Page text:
This review is one of a series of PSU reviews, if you have not read any of the others you can read all about the test set up and methodology below.
  1. Testing Overview
  2. Wattage
  3. Parameters
  4. Methodology


OCZ ModStream 520W

OCZ started out as a performance memory company.  When they came out with power supplies, I was both skeptical and curious.  I scored a few units and headed back to the.. er.. well... the dining room table.

The OCZ Modstream is a modular power supply with one large, quiet, 120MM fan.

The 120MM fan features four LED's that fire inward towards the fan blades.  Neat effect.  Makes me wish this didn't have to go inside of the case.

The OCZ Modstream has a nice look to it.  One fan with blue LED's, stainless steel braided cables with UV reactive jackets and blue ends.  A very nice looking power supply.  Of course, it also had... What kind of finish boys and girls?  That's right... A TITANIUM finish.

Modular cables are like a combination of the best and worst of all three modular power supplies we've reviewed.

I was a little disappointed with the modular cables.  This, and the quantity of cables (I'll touch on that later) is what's holding this power supply back from scoring a 10.  The ends are like the A.C. Ryan or Mad Dog.  Regular connectors with heat shrink about 1/2 inch from the back of the Molex so we can see all of the wires.  The X-Connect has me spoiled, but I guess Ultra has the market cornered on plastic Molex covers.  On the power supply end of the cables, we have what made me NOT like the X-Connect modular cables:  Regular 4-pin Molexes.  Although they "shouldn't" come loose, I've already heard it and apparently they do.  The A.C. Ryan and Mad Dog power supplies use connectors with clips on them.  Then there's the cables themselves: Stiff.  And the 24-pin power connector was short in length and VERY stiff.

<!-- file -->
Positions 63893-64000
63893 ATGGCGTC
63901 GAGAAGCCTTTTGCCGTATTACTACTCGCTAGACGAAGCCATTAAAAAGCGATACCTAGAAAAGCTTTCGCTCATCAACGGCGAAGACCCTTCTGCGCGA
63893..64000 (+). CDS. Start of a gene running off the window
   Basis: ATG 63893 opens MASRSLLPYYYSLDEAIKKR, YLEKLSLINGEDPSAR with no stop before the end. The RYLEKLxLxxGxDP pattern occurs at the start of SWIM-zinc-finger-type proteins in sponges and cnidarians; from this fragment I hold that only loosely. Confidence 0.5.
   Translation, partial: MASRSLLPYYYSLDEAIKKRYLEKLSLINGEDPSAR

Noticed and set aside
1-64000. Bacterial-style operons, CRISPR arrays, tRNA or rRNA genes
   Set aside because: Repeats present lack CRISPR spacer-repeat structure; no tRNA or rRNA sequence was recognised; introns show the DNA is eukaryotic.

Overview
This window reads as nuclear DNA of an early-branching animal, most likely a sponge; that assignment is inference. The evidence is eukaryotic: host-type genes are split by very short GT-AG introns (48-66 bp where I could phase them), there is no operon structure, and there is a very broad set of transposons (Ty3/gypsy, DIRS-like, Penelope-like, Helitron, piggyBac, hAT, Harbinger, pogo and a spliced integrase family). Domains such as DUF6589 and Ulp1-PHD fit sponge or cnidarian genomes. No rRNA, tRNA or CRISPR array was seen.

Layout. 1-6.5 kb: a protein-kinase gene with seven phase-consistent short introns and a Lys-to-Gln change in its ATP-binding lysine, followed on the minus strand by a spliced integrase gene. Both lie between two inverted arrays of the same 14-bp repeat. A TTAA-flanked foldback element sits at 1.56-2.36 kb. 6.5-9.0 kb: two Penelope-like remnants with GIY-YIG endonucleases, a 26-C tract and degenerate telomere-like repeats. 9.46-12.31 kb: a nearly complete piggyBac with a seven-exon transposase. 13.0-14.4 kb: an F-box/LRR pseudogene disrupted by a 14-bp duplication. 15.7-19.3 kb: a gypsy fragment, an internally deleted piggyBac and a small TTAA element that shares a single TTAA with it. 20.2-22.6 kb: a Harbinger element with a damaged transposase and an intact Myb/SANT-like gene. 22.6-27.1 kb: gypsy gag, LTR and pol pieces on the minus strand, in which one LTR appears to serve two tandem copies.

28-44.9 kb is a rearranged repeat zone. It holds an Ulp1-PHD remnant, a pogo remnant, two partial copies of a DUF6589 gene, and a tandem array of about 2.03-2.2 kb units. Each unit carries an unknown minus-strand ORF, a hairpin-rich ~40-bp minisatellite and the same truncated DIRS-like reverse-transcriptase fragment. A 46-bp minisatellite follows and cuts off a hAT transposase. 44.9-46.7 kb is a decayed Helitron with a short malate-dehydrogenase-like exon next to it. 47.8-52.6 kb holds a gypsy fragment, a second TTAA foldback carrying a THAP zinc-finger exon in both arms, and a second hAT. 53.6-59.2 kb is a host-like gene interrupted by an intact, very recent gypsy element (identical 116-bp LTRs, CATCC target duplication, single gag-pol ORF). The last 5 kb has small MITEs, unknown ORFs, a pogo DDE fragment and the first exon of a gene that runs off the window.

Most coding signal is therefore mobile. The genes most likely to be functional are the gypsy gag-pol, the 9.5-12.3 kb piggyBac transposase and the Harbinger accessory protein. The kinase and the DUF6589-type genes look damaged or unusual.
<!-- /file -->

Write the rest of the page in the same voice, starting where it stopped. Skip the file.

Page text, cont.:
Here's the ends of the modular cables that would plug into your motherboard and drives.  Note the two piece 20/24-pin ATX connector.

The modular interface for the OCZ uses spade terminals. This adds a little more resistance than soldered on connectors, but clearly there would be no issue with shorting given the jackets over each spade.

Inside we see a whole lot of Topower goodness.  Note the large black heat sinks.

Despite being an "OCZ" "520W" made by "Topower," the ModStream is very different from the PowerStream 520W.

On the left, the ModStream.  On the right, the PowerStream.  It's clear that the ModStream is not a PowerStream with modular cables.

Clearly, the ModStream is no PowerStream.  But the PowerStream claims to have 6 independent rails, which means 6 seperate MOSFET's.  The ModPower, although powerful, has the usual 5 rails (or less) where lower voltages are used to regulate even lower voltages, making the capability of one rail completely dependant on the load of the other.  Not a bad thing IF the power supply uses quality components.

OCZ ModStream 520W +3.3V +5V +12V -12V -5V +5VSB
Max Output Current 28A 52A


1.0A 0.8A 2.5A